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Combining Multiple Kernels for Efficient Image Classification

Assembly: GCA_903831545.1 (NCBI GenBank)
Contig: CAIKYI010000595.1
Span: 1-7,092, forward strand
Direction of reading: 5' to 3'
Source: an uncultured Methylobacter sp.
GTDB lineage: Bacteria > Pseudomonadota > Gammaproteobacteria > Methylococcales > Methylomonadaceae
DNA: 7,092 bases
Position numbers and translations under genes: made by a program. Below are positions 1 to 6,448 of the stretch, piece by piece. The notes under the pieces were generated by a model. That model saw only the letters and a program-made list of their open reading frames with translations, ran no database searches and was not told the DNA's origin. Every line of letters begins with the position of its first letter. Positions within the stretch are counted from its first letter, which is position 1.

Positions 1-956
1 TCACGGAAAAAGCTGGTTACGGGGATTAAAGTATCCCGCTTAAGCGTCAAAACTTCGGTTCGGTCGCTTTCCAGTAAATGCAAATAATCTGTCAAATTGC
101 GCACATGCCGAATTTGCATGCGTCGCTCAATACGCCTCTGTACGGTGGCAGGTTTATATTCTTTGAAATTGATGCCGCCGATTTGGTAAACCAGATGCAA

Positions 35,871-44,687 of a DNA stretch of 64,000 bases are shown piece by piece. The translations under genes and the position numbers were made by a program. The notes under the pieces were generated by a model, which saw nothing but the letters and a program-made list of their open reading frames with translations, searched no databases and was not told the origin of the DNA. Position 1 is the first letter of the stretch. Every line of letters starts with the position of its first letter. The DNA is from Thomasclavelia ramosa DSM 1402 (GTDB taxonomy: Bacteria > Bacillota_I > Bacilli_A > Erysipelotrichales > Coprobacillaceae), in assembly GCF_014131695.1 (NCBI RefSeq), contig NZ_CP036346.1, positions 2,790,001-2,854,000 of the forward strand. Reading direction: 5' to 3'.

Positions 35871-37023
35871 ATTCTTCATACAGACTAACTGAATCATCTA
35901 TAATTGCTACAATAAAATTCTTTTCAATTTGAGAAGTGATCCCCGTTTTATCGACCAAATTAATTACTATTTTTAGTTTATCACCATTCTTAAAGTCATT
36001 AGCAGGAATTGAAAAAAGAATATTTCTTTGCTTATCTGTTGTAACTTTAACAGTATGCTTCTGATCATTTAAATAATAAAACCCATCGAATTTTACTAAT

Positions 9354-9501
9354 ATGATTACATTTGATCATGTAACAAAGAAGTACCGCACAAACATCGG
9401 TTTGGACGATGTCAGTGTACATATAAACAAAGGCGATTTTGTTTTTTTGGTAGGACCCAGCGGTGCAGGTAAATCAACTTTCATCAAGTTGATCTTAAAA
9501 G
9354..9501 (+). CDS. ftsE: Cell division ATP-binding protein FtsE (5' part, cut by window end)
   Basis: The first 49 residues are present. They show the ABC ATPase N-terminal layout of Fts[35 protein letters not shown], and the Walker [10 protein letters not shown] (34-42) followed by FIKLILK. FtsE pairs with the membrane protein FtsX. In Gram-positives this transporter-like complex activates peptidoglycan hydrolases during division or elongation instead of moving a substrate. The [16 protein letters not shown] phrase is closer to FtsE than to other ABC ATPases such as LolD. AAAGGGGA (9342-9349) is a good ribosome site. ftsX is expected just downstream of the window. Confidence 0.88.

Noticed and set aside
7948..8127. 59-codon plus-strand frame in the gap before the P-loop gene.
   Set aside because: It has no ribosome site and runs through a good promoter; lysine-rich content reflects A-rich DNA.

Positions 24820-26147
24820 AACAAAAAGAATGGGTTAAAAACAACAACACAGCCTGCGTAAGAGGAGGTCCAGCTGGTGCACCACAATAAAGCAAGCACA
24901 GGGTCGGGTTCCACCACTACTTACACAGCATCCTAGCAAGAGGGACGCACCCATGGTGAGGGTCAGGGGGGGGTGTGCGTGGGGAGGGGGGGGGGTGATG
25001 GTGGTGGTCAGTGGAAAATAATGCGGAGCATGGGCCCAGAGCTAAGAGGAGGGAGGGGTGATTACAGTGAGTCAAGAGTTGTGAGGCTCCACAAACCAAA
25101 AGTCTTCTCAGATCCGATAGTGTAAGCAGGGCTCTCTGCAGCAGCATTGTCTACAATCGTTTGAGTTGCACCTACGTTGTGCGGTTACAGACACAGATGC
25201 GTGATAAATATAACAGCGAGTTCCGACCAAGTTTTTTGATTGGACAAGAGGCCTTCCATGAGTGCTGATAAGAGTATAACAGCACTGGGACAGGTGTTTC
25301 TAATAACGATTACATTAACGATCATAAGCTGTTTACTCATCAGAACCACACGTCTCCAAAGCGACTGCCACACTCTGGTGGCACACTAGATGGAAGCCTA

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Combining Multiple Kernels for Efficient Image ClassificationBehjat SiddiquieUniversity of MarylandCollege Park, MD [email protected] N. VitaladevuniJanelia Farm Research CampusHoward Hughes Medical [email protected] S. DavisUniversity of MarylandCollege Park, MD [email protected]We investigate the problem of combining multiple featurechannels for the purpose of efficient image classification.Discriminative kernel based methods, such as SVMs, havebeen shown to be quite effective for image classification. Touse these methods with several feature channels, one needsto combine base kernels computed from them. Multiple ker-nel learning is an effective method for combining the basekernels. However, the cost of computing the kernel similar-ities of a test image with each of the support vectors for allfeature channels is extremely high. We propose an alternatemethod, where training data instances are selected, usingAdaBoost, for each of the base kernels. A composite de-cision function, which can be evaluated by computing ker-nel similarities with respect to only these chosen instances,is learnt. This method significantly reduces the number ofkernel computations required during testing. Experimen-tal results on the benchmark UCI datasets, as well as on achallenging painting dataset, are included to demonstratethe effectiveness of our method.1. IntroductionWe address the problem of combining multiple heteroge-nous features for image classification. Categorizing im-ages based on stylistic variations such as scene content andpainting genre requires a rich feature repertoire. Classifi-cation is accomplished by comparing distributions of fea-tures, e.g., color, texture, gradient histograms [11, 23, 18].For instance, Grauman and Darrell proposed the PyramidMatch Kernel (PMK) to compute Mercer kernels betweenfeature distributions for Support Vector Machine (SVM)based classification. This has been shown to be effectivefor object categorization [11] and scene analysis [18]. Ap-proaches such as PMK would compute a kernel matrix foreach feature distribution. We explore techniques for com-bining the kernels from multiple features for efficient androbust recognition.A number of techniques have been proposed to learn theoptimal combination of a set of kernels for SVM-based clas-sification. Lanckriet et al. proposed an approach for Multi-ple Kernel Learning (MKL) through semi-definite program-ming [17]. Sonnenburg et al. generalized MKL to regres-sion and one-class SVMs, and enhanced the ability to han-dle large scale problems. Rakotomamonjy et al. increasedthe efficiency of MKL and demonstrated its utility on sev-eral standard datasets including the UCI repository [22].They compute multiple kernels by varying the parameters ofpolynomial and Gaussian kernels, and apply MKL to com-pute an optimal combination. Bosch et al. learn the optimalmixture between two kernels - shape and appearance - us-ing a validation set [6]. Varma and Ray propose to minimizethe number of kernels involved in the final classification byincluding the L1norms of the kernel weights in the SVMoptimization function [25]. Bi et al. proposed a boosting-based classifier that combines multiple kernel matrices forregression and classification [5].The efficiency of MKL-based SVM classifiers during thetesting phase depends upon the number of support vectorsand the number of features. In general, multi-class prob-lems requiring subtle distinctions entail a large number ofsupport vectors. The computational cost is substantial whenthe kernels are complex, e.g., matching similarity of featuredistributions. Is it possible to reduce the number of com-plex kernel computations while maintaining performance?We propose an approach for combining multiple kernelsthrough a feature selection process followed by SVM learn-ing. Let Km(., .) be the kernel values for the mthfeaturechannel computed using approaches such as the PyramidMatch Kernel. The columns of Kmare considered to befeatures embedding the images in a high-dimensional spacebased on similarity to training examples. During the train-ing phase, a subset of the columns are chosen using GentleBoost [1] based on their discriminative power, and a newkernel K is constructed. This is provided as input to anSVM for final classification. Kernels of test images needto be computed for only the chosen set of columns - muchsmaller than the full set of kernel values. This results in sub-stantial reductions in computational complexity during thetesting phase. The consequent approach is simple and re-lies on well understood techniques of Boosting and SVMs.Boosting methods have previously been used for featureselection [27], to learn kernels directly from data [8, 14],and for selecting a subset of kernels for concept detectionin [15].We compare our Boosted Kernel SVM (BK-SVM)1approach with the Efficient Multiple Kernel Learning(EMKL) approach proposed in [22]. EMKL has beenshown to increase the efficiency of kernel learning whileenabling the use of a large number of kernels within SVM.It uses all the kernel values for classification - a supersetof the features obtained by the greedy Boosting-based se-lection. BK-SVM and EMKL are tested in two scenarios:standard datasets from the UCI repository [2] and a novelPainting dataset. Results indicate that BK-SVM’s classifi-cation accuracy is comparable to that of EMKL, with theadditional advantage of a much smaller number of complexkernel computations.Currently, paintings are being extensively digitized in or-der to preserve them and make them more widely accessi-ble. Digital collections of paintings play an important rolein preserving our cultural heritage. Automatic indexing andannotation of such painting collections according to style,artist or period would considerably reduce the manual ef-fort required for such tasks. Supporting query and retrievalon such collections over the internet would make many rarepaintings more widely accessible. In this paper, we applyour BK-SVM method to the task of annotation of paintingsaccording to their genre, which could be applied to indexingas well as query and retrieval from painting collections.The Painting dataset consists of nearly 500 imagesdownloaded from the Internet - the task being to classifyimages into 6 genres. This provides a good testbed as theclassification is subtle, requiring a large variety of features.Recently, there have been studies on the classification